Going Gold: 3 Strategies Small Business Owners Should Borrow from the Olympics

Date: August 23, 2016

What business owners can learn from Olympians like Simone Biles and Michael Phelps.

Even though the Olympians said goodbye to the 2016 Rio Games on Aug. 21—and millions more said goodbye to their primetime TV viewing—small business owners shouldn’t quite yet forget what happened at the summer games. 

Stay on top of your small business game.

Beyond the U.S.’ 121 medals, recording-breaking performances, and even one Olympic-sized scandal, entrepreneurs can learn a thing or two from these world-class athletes. Here are three pointers that can get your small business up on the podium. 

Stop comparing your business to the competition. 

Michael Phelps’ game face before the 200-meter butterfly semifinal race against rival Chad le Clos—the swimmer who beat Phelps at the same event at the 2012 London Games—inspired a viral meme, but it’s also a great reminder for small business owners: Focus on your own work.

“Phelps refused to get distracted by what was going on around him,” The Huffington Post reported. “He simply focused on the race.”

By keeping an eye on their own business goals, entrepreneurs can prioritize delivering the best products and services to their customers instead of endlessly chasing what others are doing. 

Keep success in perspective.

So much attention is placed on gold medal winners that it can make silver and bronze victories seem insignificant. But as American swimmer Nathan Adrian reminds us, to medal at all on the world’s most competitive stage is wildly impressive. 

After a reporter asked him about his bronze-medal finish in the 100-meter freestyle race, Adrian simply replied, “I can’t be upset with that.” 

“Watching the Olympics, you’re left with the idea that if you don’t win gold, you haven’t accomplished anything,” the Poughkeepsie Journal reported. “In real life and in real business—especially small business—there are many winners, even if you’re not No. 1.”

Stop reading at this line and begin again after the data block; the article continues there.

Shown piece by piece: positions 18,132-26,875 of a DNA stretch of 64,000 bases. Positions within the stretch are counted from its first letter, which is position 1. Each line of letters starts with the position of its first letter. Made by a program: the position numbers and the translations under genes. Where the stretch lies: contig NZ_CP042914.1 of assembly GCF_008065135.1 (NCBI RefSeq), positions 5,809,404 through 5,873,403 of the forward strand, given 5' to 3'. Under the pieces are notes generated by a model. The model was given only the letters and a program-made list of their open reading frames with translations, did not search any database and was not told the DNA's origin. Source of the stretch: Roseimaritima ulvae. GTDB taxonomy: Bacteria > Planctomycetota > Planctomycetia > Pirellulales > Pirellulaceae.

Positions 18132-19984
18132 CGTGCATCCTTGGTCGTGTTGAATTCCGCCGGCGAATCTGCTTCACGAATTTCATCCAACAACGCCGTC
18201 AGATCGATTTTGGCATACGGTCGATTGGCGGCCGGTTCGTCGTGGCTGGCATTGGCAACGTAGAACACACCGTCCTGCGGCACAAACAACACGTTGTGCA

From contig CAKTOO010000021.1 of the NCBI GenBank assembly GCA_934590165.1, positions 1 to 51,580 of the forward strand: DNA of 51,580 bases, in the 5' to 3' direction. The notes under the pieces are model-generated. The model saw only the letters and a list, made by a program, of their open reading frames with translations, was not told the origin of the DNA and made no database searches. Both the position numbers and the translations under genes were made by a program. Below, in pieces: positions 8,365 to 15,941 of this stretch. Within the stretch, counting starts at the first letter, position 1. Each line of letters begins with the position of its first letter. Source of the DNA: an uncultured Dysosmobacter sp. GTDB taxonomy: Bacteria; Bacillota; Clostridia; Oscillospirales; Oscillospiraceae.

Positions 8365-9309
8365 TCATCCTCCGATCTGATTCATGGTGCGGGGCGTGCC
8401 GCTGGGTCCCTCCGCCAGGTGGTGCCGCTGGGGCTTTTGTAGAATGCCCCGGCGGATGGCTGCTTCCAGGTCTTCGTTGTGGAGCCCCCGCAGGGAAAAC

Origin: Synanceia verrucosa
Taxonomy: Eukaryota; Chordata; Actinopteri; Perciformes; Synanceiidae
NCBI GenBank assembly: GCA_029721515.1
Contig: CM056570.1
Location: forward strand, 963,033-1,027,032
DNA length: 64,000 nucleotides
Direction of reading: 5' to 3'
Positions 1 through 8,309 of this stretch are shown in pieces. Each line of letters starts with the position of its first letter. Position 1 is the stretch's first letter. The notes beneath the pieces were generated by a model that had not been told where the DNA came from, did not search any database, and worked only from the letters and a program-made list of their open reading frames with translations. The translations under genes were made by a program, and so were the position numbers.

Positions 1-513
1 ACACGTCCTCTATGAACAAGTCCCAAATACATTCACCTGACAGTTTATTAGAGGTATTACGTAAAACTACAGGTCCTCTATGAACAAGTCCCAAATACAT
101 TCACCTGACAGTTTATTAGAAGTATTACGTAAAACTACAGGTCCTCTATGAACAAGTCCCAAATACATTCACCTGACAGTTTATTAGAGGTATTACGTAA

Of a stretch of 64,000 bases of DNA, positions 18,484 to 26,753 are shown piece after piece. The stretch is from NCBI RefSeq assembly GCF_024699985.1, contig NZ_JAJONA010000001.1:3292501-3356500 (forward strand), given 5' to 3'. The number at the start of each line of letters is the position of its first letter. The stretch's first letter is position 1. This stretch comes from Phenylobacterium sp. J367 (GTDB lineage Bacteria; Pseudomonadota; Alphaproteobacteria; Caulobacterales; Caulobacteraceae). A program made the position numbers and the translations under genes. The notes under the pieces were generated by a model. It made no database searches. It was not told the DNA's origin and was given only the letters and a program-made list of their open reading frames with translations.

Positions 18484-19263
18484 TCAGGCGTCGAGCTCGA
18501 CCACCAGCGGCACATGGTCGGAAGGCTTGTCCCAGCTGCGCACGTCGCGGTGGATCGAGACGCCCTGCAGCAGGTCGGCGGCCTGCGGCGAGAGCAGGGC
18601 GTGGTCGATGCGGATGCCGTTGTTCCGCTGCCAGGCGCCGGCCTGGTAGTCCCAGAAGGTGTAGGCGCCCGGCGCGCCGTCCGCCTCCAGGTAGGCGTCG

Strategic partnerships can be a huge benefit.

The Olympics are expensive. From making sure venues are top-notch to organizing lodging for athletes in the Olympic Village, the International Olympics Committee can’t come up with enough funds to host a successful event on its own. That’s where sponsorships come in. 

More than 40 percent of Olympic revenue comes from corporate partnerships, according to the International Olympic Committee’s website. While small business owners probably won’t partner with McDonald’s, they can still leverage strategic partnerships to benefit their business.

“For example, FedEx Office offers products, services and convenience that can help small businesses develop and grow,” according to the American Express Open Forum. “You can use the company’s direct-mail services, flyers, brochures, signage, banners and business stationery to bolster the branding and efficiency of your business.” 

Photo credit: Agência Brasil

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